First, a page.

What the Anti-Federalists Got Right

Allen Thomas and Kim Monson discuss Thomas's op-ed, What the Anti-Federalists Got Right. A close look at the government overreach on display in HB22-1138, Reduce Employee Single-occupancy Vehicle Trips.

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The Kim Monson Show
The Kim Monson Show
What the Anti-Federalists Got Right

What the Anti-Federalists Got Right

To look back at the argument and debate that the Federalists and Antifederalists volleyed back and forth over two centuries is to be humbled and enlightened at the wisdom and foresight that shaped the creation of a federal government in the United States of America.

Anti-Federalists, led by Patrick Henry, believed that the Constitution needed a Bill of Rights to limit government power, protect personal liberty, and prevent the federal government from taking away the rights of states and citizens.

Allen Thomas, a Kim Monson Show Featured Author, joins Kim to discuss his latest op-ed, “What The Anti-federalists Got Right.” Thomas and Kim discuss how the timeless arguments and warnings made by the Anti-Federalists are as applicable today as they were over two hundred years ago.

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Bill of the Day HB22-1138, Reduce Employee Single-occupancy Vehicle Trips

Bill Summary:

For income tax years beginning on or after January 1, 2023, but before January 1, 2030, the bill creates an income tax credit (tax credit) for any employer that:

  • Creates a clean commuting plan to implement strategies to increase the use of alternative transportation options and reduce the number of measurable vehicle miles driven by its employees in single-occupancy vehicles when commuting to and from their work site (clean commuting plan) for the purpose of reducing automobile-related air pollution, traffic congestion, and transportation costs, particularly for essential workers and workers earning under $40,000 per year;
  • Conducts an employer commuter survey to determine how its employees commute to and from their work site; and
  • Offers 2 or more alternative transportation options to some or all of its employees in furtherance of the employer’s clean commuting plan.

The amount of the tax credit is 50% of the amount spent by the employer to provide alternative transportation options to some or all of its employees.

In addition, the bill requires the executive director of the department of transportation (director), in coordination with the Colorado energy office and metropolitan planning organizations, to create an annual commuter survey for employers to use to determine how their employees commute to and from their work site. The director and the Colorado energy office are required to determine the content of the commuter survey and the form and manner in which the commuter survey will be completed and returned to the department of transportation.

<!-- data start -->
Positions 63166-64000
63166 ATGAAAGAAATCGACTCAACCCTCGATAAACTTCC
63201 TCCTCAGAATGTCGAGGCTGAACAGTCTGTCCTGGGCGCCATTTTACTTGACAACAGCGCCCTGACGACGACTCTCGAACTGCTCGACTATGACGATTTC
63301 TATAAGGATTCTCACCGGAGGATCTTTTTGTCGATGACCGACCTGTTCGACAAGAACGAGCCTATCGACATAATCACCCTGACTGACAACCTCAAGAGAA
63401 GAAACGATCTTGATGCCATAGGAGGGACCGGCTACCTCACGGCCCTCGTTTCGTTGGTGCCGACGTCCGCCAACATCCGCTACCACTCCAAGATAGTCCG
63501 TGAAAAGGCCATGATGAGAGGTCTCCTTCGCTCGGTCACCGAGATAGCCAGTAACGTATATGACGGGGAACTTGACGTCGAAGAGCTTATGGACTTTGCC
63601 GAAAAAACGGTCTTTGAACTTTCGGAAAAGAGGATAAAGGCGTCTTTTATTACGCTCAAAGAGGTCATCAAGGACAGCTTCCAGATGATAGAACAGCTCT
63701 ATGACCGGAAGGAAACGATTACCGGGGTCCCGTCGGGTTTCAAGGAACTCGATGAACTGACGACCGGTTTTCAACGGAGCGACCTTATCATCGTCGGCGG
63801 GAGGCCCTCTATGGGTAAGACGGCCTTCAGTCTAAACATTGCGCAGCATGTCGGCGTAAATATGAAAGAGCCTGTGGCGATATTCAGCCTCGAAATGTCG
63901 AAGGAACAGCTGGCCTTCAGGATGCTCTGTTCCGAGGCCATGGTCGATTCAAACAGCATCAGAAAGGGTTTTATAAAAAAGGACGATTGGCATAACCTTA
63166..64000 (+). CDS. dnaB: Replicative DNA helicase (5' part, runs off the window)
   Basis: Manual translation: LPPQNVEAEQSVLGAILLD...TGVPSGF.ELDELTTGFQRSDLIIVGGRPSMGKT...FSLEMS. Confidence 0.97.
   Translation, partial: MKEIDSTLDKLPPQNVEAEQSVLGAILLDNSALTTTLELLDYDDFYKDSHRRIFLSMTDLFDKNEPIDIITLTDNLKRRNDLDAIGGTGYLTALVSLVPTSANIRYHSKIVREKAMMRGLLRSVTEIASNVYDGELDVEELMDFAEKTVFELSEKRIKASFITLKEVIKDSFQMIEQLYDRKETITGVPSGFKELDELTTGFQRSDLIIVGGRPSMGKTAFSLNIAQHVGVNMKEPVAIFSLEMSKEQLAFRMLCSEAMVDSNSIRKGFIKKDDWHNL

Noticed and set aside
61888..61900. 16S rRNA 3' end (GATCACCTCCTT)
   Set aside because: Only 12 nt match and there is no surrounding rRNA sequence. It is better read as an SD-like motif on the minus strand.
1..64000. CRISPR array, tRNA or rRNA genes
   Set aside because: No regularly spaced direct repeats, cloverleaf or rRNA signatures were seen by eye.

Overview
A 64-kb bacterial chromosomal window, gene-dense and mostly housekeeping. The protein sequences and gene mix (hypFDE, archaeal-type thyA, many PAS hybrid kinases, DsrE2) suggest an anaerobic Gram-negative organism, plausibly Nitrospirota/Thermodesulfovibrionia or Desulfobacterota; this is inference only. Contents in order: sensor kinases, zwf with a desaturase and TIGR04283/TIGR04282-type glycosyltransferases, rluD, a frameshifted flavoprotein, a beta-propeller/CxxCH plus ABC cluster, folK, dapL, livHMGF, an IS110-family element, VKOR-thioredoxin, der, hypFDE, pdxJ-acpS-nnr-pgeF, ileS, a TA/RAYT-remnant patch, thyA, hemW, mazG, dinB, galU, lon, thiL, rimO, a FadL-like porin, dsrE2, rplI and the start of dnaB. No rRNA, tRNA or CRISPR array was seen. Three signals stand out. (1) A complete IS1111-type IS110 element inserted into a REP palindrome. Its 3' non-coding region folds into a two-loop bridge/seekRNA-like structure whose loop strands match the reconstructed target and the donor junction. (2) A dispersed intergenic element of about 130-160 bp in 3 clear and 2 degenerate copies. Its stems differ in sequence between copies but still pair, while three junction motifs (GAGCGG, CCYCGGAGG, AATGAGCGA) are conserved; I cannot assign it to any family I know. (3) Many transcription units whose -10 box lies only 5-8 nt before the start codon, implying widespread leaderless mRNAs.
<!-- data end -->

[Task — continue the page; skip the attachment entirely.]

Beginning in specified calendar years, in an effort to reduce the number of employees who commute to and from their work site in a single-occupancy vehicle, employers with over 100 employees are required to:

  • Annually conduct a commuter survey of its employees and submit the completed commuter surveys to the department of transportation by April 30 of the year in which the survey was conducted;
  • Offer its employees qualified transportation fringe benefits allowed pursuant to federal law;
  • Offer its employees commuter choice information in electronic or hard copy format and update the information every 6 months; and
  • Offer a cash allowance in lieu of a parking space under certain circumstances.

The bill requires that any private sector employer that wishes to claim the tax credit participate in the employer commuter survey and submit the results of the survey to the department by April 30 of the year in which the survey is conducted, even if the employer’s participation in the commuter survey is not otherwise required.

For the 2023-24 state fiscal year, and for each state fiscal year thereafter through the 2029-30 state fiscal year, of the money allocated to the transportation commission for state multimodal projects from the multimodal transportation and mitigation options fund, the transportation commission is required to allocate $250,000 to each of the transportation management associations and transportation management organizations operating in a nonattainment area for the purposes of assisting employers in creating a clean commuting plan and complying with the requirements of the bill.

HB22-113, Reduce Employee Single-occupancy Vehicle Trips is a Democrat bill. The sponsors include State Senator Faith Winter, State Senator Chris Hansen, State Representative Matt Gray, and State Representative Leslie Herod. The bill represents a huge overreach of government to infringe on personal freedom of choice of transportation through disincentivizing the use of one’s automobile solely for one’s use when commuting to work.

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The Kim Monson Quote of the Day for February 20, 2022

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